The New York Times ran a front-page story on Sunday reporting on apprenticeship programs for skilled workers in the manufacturing sector in South Carolina. The story describes the partnerships formed between private companies and the state educational system (including high schools, career centers, and technical colleges), which have grown to include “4,500 students at more than 600 companies” in the state.

Now that members of the International Association of Machinists have rejected a deal with airplane manufacturer Boeing to produce the company’s new 777 aircrafts in Washington State, other states around the country have begun competing to host the company’s new assembly site, the Washington Post reports. The states have “until Dec. 10 to craft proposals that … [will likely] include tax breaks and incentives valued at hundreds of millions of dollars.”

In an event that was widely reported (see here, here, and here), President Obama and the First Lady met with members of Fast For Families on the National Mall on Friday. The participants, including SEIU Secretary – Treasurer Eliseo Medina, have not eaten for 18 days to protest inaction by the House of Representatives on the comprehensive immigration reform bill passed by the Senate this summer. The President reportedly expressed his support for the group’s efforts, as well as his concern for the participants’ health. An article in the Los Angeles Times evaluates the struggles of the Republican Party to shift its stance on immigration policy since losing the 2012 presidential election.

Illinois lawmakers released details of a plan, announced on Wednesday, to cut costs to its retirement system by reducing “cost-of-living increases for retirees, rais[ing] the age of retirement for some employees, and set[ting] a cap on pensions for those with the highest salaries,” the New York Times reports. Lawmakers across the country are looking to see how Democratic leaders in Illinois will manage this reform proposal despite staunch opposition from labor leaders. As the Times also discussed, and the Wall Street Journal reported in a weekend interview, Democratic Mayor Chuck Reed of San Jose is mounting a statewide referendum campaign that resembles his successful initiative to limit pension obligations to future and current employees of San Jose (the city initiative is being challenged by San Jose’s public unions in court).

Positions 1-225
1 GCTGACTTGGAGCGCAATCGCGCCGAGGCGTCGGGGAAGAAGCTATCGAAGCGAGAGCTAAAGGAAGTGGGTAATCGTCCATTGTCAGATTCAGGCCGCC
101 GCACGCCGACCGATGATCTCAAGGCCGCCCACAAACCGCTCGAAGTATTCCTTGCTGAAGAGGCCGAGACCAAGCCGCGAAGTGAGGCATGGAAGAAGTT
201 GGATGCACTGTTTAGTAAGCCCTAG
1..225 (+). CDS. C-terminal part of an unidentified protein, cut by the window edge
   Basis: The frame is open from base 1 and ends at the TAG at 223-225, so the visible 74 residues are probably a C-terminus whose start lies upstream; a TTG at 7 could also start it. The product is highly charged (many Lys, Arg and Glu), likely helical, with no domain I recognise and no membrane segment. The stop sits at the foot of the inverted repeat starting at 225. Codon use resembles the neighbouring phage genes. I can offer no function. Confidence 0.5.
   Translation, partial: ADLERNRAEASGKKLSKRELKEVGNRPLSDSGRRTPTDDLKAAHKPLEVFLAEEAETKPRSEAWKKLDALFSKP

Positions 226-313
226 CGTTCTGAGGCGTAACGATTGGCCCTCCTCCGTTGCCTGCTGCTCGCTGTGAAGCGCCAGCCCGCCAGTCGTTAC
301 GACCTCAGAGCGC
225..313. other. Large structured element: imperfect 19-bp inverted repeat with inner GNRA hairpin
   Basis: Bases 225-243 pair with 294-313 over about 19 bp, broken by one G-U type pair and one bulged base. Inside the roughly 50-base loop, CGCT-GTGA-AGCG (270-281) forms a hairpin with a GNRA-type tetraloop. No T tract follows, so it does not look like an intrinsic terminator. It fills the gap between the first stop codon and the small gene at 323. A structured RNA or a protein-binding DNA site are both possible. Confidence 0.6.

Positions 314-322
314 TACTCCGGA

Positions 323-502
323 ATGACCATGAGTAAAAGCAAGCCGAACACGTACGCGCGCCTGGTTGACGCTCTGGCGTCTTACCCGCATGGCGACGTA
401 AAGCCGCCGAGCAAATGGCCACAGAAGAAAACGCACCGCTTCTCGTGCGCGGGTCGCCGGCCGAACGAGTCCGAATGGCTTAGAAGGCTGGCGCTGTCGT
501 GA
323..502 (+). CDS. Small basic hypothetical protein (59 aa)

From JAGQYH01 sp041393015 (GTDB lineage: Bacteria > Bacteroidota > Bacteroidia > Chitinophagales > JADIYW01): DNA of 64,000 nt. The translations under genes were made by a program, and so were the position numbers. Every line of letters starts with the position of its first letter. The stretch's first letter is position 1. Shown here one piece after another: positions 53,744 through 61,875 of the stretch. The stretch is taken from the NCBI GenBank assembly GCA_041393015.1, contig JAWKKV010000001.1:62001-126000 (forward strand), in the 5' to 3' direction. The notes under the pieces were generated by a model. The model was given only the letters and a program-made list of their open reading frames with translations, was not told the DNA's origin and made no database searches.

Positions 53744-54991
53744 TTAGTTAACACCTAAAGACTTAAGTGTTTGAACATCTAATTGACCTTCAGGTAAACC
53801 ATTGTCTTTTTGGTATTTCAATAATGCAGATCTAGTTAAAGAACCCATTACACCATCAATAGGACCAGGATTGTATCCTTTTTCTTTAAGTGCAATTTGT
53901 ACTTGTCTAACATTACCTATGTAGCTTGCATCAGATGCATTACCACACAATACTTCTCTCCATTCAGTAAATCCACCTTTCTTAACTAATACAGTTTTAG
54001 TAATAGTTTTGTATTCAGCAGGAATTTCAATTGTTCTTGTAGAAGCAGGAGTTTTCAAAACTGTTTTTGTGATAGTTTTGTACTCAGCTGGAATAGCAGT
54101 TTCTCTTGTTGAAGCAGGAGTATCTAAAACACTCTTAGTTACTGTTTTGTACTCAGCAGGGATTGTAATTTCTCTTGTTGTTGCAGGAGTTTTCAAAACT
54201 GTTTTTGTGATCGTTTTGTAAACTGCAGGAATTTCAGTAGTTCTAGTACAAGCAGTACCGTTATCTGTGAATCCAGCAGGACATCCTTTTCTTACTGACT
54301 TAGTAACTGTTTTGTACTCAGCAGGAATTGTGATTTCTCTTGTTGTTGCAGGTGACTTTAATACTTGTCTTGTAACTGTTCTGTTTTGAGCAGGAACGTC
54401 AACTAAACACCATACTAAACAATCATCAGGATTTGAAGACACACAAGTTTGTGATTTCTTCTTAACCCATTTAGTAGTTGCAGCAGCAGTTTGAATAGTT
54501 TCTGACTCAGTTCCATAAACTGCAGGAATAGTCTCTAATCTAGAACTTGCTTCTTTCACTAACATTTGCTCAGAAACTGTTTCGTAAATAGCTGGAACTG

An article in the Business Section of the New York Times examines workplace safety regulations from the perspective of classical economic theory.  The article seeks to explain why classical economics does not adequately capture the safety-wage tradeoff that workers face, and goes on to argue in favor government intervention through safety regulations.

A post in the New York Times Opinionator blog evaluates the arguments in favor and against raising the federal minimum wage as a means of alleviating inequality and poverty. Generally arguing in favor of a more “sensible federal minimum wage,” the post explores, among other things, the empirical evidence of the tradeoff between a higher minimum wage and job losses, and compares a higher federal minimum wage to other policy alternatives, such as the earned-income tax credit.

An article in the New York Times discusses trends in the unemployment data. Among the patterns discussed, the article notes that while the rate of firings has declined to below what it was even before the great recession, the rate of hiring has not increased and long-term unemployment remains a “stubborn” problem.